Overhead self-retracting lifelines are only used for overhead anchorages. They offer extra length to increase your worker’s range of motion throughout the job site. As long as the lanyard is long enough, they can move around freely. That said, SRLs aren’t made to twist, so workers will need to be aware of how they move around the worksite to keep the lifeline straight.
It’s also critical to understand that overhead SRLs cannot be used over a leading edge. The materials and design are not made to withstand a fall over a leading edge, so the device may fail if used improperly.
When using a personal SRL, workers carry the SRD directly on their backs. Because the lifeline is only 6-9 ft. in length, these connectors are ideal for conditions with low fall clearances, such as home construction and roofing.
Though workers can’t go as far, they won’t have to worry about how they move while they work. The connection point on the SRD uses a swivel feature to keep the lifeline from twisting, simplifying movements. Unfortunately, some personal SRL designs are uncomfortable to carry, which may prompt some workers to work without them. When choosing one of these products, look for designs that limit back discomfort, such as our line of Duratech self-retracting lifelines.
These retractors are equipped with standard components, so they can be used for the most applications. They offer multiple anchorage options, giving you more flexibility when it comes to securing job sites.
If you don’t need to mitigate any specific hazards, this type is the best choice. You can find these products with either overhead or personal SRL capabilities, increasing your workplace capabilities.
Many workplaces that present fall hazards also contain sharp edges. If a worker falls while using a standard lifeline and the connector is pulled taut against the sharp edge, it may damage or cut through the lanyard. Leading edge SRLs feature materials, such as cable or thick webbing, that can withstand this hazard.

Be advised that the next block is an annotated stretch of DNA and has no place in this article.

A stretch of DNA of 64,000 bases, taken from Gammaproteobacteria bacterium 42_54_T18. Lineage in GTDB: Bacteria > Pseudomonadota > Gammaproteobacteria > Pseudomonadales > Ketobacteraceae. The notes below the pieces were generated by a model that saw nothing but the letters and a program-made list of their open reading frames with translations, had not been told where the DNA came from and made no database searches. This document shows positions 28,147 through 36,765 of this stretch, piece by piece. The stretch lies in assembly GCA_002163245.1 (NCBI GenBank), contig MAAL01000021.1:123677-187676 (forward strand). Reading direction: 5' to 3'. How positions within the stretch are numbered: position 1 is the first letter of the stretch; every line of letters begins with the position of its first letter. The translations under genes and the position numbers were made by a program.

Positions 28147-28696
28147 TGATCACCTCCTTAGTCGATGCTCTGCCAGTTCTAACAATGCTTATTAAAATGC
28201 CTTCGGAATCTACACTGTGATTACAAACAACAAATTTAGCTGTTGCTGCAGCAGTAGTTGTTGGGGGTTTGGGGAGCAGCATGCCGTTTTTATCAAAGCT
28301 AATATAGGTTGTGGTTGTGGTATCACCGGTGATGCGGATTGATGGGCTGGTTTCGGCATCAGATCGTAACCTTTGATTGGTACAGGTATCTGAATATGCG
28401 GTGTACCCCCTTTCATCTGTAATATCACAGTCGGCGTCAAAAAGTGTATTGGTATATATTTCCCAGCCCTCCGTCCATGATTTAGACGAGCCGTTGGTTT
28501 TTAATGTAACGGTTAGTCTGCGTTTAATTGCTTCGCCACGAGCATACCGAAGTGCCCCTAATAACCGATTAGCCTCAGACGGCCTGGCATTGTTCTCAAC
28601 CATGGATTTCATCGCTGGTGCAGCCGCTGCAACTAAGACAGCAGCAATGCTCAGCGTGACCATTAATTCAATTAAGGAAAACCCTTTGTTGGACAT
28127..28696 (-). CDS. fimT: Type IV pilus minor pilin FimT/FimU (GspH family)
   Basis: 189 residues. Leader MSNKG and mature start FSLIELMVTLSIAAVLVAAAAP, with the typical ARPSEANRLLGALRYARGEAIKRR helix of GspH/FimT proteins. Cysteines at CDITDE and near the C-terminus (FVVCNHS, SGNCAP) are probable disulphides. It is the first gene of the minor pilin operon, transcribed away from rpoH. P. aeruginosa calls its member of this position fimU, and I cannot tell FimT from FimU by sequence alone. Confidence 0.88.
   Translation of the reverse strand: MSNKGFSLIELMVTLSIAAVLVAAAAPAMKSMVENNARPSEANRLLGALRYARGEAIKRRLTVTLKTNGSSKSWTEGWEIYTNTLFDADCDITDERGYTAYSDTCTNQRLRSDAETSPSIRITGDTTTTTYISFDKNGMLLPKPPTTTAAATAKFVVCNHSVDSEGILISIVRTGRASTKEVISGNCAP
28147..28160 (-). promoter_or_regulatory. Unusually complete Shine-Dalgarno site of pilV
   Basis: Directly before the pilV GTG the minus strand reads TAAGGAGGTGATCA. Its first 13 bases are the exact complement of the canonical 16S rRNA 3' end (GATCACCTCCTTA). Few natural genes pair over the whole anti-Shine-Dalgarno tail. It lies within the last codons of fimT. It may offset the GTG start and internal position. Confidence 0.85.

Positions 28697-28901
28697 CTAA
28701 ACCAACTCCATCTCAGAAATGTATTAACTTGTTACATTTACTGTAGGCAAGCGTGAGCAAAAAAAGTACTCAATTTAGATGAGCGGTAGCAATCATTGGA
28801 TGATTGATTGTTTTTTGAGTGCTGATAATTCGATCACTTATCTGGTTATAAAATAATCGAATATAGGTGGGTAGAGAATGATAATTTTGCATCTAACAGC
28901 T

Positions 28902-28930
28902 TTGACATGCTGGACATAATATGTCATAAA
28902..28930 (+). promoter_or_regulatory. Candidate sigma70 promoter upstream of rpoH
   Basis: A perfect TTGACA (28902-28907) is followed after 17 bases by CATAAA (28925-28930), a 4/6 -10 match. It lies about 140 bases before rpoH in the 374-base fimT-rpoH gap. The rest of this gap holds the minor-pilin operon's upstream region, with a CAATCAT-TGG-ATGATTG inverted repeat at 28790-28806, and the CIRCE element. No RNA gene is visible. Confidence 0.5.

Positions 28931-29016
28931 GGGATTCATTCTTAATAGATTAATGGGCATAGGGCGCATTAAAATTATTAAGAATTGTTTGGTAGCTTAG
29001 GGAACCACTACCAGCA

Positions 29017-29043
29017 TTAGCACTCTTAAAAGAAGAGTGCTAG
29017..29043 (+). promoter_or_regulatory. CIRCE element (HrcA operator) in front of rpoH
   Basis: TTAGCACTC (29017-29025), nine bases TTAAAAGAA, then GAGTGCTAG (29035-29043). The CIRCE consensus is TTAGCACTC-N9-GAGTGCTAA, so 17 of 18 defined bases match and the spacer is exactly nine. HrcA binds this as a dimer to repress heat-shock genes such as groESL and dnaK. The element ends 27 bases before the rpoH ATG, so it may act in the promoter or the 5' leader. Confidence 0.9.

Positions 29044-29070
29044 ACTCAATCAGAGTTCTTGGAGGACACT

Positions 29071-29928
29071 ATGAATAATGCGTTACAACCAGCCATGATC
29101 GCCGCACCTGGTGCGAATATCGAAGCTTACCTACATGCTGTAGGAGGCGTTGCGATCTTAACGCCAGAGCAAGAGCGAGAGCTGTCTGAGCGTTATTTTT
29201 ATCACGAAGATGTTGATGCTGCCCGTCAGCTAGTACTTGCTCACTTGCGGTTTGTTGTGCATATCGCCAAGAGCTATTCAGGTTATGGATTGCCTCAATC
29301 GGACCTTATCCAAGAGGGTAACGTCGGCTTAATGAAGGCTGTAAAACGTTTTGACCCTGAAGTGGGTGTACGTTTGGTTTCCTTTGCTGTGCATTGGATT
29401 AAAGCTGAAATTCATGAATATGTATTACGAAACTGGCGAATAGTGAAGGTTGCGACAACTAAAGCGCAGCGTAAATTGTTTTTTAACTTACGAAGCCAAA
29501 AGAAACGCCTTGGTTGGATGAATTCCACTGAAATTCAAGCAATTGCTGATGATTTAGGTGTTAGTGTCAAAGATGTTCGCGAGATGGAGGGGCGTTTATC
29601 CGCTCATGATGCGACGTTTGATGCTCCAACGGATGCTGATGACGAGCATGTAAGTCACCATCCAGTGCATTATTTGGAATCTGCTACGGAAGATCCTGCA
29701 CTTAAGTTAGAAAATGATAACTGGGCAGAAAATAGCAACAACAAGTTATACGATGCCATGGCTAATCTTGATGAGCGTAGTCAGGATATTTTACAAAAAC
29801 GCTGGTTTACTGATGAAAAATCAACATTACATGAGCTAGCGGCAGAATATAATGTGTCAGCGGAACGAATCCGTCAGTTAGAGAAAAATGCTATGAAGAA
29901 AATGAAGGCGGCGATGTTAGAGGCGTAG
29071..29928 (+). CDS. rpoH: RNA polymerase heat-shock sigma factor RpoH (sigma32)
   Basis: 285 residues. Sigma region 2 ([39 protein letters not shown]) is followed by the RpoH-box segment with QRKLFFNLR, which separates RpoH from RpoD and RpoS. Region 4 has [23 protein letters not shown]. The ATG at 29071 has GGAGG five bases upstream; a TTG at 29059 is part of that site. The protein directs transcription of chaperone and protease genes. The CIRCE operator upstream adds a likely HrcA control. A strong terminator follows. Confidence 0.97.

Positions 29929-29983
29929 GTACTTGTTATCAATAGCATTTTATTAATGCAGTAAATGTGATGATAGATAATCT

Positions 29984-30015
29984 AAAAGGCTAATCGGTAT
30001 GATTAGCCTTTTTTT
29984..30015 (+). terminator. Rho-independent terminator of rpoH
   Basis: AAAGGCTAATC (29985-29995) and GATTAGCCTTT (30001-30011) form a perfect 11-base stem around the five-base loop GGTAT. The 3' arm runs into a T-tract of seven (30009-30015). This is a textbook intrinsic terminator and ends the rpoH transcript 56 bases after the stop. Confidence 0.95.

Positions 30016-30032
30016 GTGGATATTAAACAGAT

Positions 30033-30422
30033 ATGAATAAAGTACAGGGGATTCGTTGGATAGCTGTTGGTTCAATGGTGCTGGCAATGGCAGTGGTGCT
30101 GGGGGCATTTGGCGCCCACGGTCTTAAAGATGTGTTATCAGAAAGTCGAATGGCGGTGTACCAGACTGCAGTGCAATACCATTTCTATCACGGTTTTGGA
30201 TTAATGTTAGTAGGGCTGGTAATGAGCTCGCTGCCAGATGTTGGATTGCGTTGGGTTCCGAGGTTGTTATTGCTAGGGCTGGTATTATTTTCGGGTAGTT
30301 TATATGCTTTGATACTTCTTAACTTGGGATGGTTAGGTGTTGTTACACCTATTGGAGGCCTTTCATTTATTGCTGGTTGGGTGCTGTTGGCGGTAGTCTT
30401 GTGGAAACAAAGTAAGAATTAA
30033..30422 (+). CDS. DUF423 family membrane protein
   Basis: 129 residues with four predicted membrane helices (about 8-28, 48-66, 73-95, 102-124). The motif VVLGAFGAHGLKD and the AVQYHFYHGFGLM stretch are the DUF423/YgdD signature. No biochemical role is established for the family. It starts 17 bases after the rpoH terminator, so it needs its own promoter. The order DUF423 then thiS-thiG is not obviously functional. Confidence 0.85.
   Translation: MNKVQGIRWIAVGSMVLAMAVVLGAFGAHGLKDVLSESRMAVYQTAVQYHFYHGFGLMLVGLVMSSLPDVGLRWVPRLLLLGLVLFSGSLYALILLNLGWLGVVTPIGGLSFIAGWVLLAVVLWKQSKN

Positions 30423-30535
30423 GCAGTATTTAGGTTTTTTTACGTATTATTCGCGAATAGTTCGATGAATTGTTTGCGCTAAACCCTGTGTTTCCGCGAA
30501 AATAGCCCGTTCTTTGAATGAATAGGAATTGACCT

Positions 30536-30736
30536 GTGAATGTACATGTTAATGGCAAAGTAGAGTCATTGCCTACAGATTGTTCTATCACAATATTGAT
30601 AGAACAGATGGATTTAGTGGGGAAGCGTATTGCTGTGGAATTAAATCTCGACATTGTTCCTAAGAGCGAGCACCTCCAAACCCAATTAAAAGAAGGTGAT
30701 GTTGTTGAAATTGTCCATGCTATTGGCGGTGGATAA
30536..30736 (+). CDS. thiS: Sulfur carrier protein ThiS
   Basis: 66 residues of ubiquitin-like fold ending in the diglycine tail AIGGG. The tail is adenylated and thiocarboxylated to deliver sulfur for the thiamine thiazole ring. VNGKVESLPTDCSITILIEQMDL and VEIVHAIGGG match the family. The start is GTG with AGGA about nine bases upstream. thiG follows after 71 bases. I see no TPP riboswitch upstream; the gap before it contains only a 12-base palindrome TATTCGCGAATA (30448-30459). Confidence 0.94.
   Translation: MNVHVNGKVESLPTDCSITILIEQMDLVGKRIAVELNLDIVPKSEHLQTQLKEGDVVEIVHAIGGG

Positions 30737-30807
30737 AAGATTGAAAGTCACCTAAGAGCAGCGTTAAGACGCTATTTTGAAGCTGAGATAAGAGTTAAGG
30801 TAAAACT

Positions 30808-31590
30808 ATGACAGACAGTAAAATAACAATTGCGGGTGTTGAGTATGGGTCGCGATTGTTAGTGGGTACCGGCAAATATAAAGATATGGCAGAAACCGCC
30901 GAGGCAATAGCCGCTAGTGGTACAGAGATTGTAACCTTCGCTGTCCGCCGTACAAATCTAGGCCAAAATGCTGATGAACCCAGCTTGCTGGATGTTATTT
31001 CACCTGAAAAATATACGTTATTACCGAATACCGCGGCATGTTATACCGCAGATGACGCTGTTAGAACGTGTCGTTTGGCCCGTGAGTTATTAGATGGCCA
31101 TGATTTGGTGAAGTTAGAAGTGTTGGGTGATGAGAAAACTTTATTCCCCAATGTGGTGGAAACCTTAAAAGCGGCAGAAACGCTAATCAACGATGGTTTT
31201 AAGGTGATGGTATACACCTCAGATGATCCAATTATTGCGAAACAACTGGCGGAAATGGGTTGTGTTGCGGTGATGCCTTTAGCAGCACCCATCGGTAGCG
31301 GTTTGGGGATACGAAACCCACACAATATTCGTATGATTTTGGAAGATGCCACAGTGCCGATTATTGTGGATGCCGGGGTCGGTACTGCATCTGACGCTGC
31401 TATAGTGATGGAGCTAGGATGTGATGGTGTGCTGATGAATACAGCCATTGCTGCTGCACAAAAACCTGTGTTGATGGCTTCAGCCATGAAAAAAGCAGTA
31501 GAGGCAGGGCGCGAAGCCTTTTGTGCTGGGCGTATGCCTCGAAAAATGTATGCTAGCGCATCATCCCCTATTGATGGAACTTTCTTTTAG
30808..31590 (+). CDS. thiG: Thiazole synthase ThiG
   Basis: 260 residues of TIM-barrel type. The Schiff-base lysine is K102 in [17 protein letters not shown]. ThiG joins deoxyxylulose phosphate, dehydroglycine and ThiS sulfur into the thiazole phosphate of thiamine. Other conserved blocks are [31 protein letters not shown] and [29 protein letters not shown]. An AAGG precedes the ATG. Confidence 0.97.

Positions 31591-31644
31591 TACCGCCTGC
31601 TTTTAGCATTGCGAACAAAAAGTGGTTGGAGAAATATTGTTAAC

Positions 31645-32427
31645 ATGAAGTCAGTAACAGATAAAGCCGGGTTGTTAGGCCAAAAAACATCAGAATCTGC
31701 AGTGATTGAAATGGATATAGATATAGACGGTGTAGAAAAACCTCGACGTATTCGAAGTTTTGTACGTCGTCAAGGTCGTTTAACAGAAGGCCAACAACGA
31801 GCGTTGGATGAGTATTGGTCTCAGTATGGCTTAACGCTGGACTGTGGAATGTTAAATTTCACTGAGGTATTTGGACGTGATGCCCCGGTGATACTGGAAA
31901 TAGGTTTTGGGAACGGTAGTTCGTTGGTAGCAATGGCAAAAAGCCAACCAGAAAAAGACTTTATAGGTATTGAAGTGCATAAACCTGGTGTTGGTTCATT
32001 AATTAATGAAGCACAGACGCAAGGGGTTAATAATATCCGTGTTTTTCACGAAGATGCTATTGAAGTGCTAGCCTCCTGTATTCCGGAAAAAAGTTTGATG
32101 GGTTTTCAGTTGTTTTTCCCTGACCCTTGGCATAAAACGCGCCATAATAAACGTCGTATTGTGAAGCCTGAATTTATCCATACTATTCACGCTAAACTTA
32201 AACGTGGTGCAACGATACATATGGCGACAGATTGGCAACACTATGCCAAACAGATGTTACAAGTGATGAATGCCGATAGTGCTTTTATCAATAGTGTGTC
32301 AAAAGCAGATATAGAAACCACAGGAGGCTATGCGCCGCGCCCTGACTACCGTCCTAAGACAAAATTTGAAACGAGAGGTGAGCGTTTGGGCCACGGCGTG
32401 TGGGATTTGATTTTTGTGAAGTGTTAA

You may also use SRL-LEs with foot-level anchorages. These low connections increase fall distance, fall forces, and the time it takes for the braking system to engage. Calculating an accurate fall clearance and using well-maintained SRLs are critical in these situations.
After a fall, time is your greatest enemy. You need to react quickly to minimize injuries and prevent death. If your worker is stuck inside an enclosed space, however, it may take too long to reach them.
SRL-Rs include integral rescue capabilities, such as retrieval winches and brackets that can be attached to rescue tripods. When you can’t get down to your fallen worker, these features allow you to lift them quickly to safety. Since these lifelines are designed for rescue, however, they are not available as personal SRLs.
A self-retracting lifeline consists of the lifeline, housing unit, and mechanism.
Lifelines are most commonly made from webbing, rope, or cable, which is typically either stainless or galvanized steel. These connectors can be as short as 6 ft. and as long as 195 ft., depending on the product.
The housing unit is contained in a hard outer casing that can range from a few inches to over a foot in size, depending on the length of the lifeline. Along with the coiled lifeline, this casing holds the braking system, mechanisms for smooth payout, and a retraction spring that keeps the lifeline taut when it moves in or out of the housing unit.
The mechanism is generally a snap hook, scaffold hook, or karabiner. These components feature a fall indicator to show when the equipment is no longer safe. If you see a red or orange strip above the clamp, it has likely been used in a fall and is no longer safe.